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1 - 10 of 19 results for: % ; Currently searching summer courses. You can expand your search to include all quarters

ANTHRO 12SC: Parks and Peoples: Challenges of Protected Area Conservation in East Africa (HUMBIO 19SC)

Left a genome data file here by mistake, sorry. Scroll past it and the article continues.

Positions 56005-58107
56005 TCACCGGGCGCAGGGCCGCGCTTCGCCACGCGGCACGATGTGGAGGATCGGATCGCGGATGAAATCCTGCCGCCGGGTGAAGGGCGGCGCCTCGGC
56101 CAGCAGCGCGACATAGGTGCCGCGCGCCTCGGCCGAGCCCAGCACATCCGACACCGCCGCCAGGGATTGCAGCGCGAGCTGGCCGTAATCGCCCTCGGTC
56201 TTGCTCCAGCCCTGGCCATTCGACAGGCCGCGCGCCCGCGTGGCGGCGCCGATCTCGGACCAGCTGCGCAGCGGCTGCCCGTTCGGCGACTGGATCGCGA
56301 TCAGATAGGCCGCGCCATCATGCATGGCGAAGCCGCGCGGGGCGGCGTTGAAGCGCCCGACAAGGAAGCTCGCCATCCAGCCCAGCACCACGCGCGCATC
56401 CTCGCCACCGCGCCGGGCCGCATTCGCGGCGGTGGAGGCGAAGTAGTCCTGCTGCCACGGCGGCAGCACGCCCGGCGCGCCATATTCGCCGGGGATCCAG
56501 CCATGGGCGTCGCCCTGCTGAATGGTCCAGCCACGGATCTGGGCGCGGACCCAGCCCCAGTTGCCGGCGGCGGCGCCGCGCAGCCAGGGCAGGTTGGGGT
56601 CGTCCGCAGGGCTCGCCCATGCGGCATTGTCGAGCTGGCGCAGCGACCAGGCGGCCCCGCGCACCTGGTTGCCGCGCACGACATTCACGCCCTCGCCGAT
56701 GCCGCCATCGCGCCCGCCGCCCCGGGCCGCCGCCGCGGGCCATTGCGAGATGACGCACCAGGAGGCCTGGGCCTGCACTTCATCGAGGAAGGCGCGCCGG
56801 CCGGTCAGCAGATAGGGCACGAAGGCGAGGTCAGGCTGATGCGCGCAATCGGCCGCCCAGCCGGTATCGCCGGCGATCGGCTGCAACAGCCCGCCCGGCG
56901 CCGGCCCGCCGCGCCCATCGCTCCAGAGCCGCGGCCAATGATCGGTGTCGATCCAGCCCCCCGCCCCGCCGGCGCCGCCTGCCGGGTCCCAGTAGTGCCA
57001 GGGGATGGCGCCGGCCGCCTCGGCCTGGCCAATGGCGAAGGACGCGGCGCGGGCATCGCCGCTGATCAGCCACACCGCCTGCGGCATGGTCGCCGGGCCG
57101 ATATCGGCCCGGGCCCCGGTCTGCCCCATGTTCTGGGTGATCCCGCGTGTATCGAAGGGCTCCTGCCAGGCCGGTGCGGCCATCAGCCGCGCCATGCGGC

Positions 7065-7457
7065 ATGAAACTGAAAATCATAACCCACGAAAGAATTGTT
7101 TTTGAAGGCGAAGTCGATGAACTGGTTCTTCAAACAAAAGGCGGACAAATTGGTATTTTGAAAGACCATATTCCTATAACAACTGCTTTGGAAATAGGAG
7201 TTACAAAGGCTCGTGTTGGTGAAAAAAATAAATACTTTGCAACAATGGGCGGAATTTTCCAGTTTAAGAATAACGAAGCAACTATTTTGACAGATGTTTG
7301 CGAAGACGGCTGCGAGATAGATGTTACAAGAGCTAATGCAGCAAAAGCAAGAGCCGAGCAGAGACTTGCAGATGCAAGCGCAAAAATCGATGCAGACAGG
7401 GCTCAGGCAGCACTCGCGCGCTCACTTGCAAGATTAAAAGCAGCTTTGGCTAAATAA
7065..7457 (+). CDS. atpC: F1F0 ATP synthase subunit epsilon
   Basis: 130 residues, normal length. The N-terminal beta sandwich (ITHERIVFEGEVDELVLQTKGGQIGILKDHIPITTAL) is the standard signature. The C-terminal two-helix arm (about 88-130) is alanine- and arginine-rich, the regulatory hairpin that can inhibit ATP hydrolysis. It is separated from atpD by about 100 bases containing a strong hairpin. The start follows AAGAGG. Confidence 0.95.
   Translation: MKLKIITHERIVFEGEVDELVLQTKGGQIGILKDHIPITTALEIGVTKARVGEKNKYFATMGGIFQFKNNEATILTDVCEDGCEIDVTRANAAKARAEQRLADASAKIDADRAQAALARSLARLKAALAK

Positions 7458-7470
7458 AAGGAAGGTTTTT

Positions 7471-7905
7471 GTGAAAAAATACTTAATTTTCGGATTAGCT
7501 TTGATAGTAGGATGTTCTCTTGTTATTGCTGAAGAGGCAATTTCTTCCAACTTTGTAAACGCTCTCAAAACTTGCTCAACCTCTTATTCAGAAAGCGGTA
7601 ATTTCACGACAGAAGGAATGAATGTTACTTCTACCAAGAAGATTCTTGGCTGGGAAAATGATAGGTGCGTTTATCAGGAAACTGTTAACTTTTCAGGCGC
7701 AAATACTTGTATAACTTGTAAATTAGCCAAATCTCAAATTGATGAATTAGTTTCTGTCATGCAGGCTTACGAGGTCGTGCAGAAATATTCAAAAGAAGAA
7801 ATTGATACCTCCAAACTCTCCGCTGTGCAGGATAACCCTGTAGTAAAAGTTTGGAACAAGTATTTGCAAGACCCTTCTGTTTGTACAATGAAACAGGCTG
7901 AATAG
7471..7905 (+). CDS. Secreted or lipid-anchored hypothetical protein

The world-famous landscapes of East Africa, including Serengeti National Park, Ngorongoro Conservation Area, and the Rift Valley lakes of Tanzania form the backdrop for this special course on protected area conservation, its impacts on local people, and alternative models that simultaneously promote conservation while creating local community benefits. We take full advantage of the special format of Sophomore College, spending an initial week on campus with lectures and lively discussions on these topics, before flying together on a 12-day expedition to northern Tanzania to witness firsthand the challenges of parks and peoples in this classic setting. Summer reading is designed to help us all prepare for the experience. Students will also undertake research on a related subject of interest to them by drawing on the literature to develop and present a final paper to the class, providing a closer look at key places and issues we'll consider. Joining us for the travel segment of the class more »